This project explores the simultaneous attraction and contention surrounding new road and border infrastructures in southern Kyrgyzstan. In the Isfara valley, where I have been conducting research since 2004, new so-called ‘independent roads’ promise connectivity, modernity and territorial integrity in a region where the juridical and geographical limits of the Kyrgyzstani and Tajikistani nation-states are contested.
I am currently working on a project on ‘infrastructural hope’, which tries to weave together an interest in the affective force of state projects (and as such ties in to my work on ‘feeling for the state’) with debates emerging from post-human anthropology and Science and Technology Studies (STS) concerning the capacity of infrastructural interventions to format the social in new and unpredictable ways. My interest in these questions has been shaped by my participation in discussions as a member of Theme 4 of CRESC, the ESRC Centre for Research on Socio-Cultural Change, around ‘Infrastructures of Social Change’.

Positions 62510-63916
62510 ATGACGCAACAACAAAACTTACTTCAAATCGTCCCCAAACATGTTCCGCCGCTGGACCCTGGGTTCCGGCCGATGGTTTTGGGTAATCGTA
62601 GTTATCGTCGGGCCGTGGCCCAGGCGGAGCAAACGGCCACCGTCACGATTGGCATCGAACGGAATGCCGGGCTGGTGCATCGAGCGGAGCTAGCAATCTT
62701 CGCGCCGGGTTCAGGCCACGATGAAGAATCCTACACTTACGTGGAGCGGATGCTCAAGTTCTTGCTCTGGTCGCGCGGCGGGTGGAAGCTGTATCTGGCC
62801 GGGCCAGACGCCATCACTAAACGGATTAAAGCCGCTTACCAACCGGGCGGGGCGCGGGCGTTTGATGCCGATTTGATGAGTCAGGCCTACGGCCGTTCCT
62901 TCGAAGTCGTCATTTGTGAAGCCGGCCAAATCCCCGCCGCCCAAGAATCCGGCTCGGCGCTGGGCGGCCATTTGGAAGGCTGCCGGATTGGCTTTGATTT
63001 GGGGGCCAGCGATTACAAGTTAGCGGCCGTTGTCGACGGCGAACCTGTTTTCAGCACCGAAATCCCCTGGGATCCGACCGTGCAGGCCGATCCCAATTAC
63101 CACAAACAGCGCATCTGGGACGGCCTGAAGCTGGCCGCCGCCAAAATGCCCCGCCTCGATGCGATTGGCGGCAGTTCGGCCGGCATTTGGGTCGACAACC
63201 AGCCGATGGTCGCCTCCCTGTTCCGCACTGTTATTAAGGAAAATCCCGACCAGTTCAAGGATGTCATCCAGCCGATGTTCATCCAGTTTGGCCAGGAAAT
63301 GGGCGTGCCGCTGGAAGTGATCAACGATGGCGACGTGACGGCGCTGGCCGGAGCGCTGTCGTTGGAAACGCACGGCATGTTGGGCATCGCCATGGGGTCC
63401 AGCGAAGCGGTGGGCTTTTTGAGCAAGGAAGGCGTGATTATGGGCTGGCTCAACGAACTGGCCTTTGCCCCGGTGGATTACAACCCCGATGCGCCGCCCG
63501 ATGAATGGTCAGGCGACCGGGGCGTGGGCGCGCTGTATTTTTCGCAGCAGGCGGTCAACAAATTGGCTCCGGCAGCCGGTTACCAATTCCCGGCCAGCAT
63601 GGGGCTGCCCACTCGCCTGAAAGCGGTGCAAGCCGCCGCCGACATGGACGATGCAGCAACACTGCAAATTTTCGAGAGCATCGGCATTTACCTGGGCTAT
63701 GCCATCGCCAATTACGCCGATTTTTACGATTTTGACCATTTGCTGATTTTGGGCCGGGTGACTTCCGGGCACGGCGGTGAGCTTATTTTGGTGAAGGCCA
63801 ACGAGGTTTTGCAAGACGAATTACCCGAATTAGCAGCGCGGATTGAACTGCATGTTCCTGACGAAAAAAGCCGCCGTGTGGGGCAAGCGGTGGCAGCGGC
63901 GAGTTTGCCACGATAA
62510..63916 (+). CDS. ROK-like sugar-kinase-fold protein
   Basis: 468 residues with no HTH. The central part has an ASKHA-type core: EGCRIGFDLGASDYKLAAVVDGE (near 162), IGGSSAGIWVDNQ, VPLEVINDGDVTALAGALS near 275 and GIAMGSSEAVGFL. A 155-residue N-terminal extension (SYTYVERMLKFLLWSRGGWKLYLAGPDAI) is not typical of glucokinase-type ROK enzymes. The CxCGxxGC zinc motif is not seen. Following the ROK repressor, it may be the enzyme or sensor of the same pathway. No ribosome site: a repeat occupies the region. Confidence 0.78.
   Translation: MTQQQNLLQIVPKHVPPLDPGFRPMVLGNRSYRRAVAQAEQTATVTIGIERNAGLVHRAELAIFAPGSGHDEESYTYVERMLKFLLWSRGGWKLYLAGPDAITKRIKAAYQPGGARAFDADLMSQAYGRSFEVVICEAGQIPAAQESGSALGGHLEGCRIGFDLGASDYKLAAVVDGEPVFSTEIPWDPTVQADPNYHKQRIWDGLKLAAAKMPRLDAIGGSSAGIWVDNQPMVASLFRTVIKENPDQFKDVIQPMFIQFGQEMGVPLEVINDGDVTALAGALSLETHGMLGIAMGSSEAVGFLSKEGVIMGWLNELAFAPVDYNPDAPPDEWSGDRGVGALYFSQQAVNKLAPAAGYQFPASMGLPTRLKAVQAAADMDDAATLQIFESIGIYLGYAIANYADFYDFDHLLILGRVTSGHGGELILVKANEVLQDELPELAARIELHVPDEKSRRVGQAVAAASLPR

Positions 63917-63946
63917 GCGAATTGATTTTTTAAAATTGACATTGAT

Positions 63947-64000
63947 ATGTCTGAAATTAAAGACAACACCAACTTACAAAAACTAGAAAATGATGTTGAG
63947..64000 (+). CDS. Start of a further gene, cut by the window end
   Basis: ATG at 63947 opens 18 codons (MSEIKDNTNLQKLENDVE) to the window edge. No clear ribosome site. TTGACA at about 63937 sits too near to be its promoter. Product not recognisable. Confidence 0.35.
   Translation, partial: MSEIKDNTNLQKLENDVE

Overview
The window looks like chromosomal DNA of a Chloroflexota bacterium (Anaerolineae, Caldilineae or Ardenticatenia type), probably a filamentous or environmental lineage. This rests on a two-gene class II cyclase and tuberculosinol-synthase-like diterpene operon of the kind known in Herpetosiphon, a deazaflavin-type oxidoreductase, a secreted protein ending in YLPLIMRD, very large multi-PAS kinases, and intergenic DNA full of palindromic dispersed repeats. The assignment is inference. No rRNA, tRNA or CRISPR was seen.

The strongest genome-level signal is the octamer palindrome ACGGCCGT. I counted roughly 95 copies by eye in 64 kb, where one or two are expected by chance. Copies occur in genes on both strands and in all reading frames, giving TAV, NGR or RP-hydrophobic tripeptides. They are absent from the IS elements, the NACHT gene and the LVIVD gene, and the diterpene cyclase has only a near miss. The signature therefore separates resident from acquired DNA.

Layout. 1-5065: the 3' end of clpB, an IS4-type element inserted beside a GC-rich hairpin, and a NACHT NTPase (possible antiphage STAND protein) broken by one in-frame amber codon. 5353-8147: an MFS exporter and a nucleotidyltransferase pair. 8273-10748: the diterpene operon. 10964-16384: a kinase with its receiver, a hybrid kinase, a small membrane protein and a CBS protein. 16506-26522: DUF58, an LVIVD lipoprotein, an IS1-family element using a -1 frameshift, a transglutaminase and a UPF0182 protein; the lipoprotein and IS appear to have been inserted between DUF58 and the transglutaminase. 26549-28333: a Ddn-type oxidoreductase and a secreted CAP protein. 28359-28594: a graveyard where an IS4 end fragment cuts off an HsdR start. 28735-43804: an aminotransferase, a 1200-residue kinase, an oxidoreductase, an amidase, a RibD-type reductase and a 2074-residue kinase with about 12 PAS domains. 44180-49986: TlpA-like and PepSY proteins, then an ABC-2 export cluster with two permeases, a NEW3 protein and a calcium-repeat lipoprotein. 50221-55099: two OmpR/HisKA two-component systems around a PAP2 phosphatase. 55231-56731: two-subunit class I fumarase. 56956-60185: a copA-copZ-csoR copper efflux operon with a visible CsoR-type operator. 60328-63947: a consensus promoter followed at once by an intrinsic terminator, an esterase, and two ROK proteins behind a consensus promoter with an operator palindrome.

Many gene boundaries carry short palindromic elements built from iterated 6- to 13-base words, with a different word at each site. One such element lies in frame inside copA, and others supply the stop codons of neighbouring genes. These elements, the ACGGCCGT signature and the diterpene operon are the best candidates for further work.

I have published on the contentious politics of borderland road-construction in the Isfara valley in both scholarly and popular outlets, and with Penny Harvey and Evelyn Ruppert have written on ‘transparency devices’ in initiatives of conflict prevention. I am working on a paper for Ethnos on ‘Territorial Integrity as Infrastructural Experiment’ and am currently preparing some new fieldwork in the far south-west of Kyrgyzstan looking at the place of road, trade and irrigation infrastructures as sources of contention and conviviality.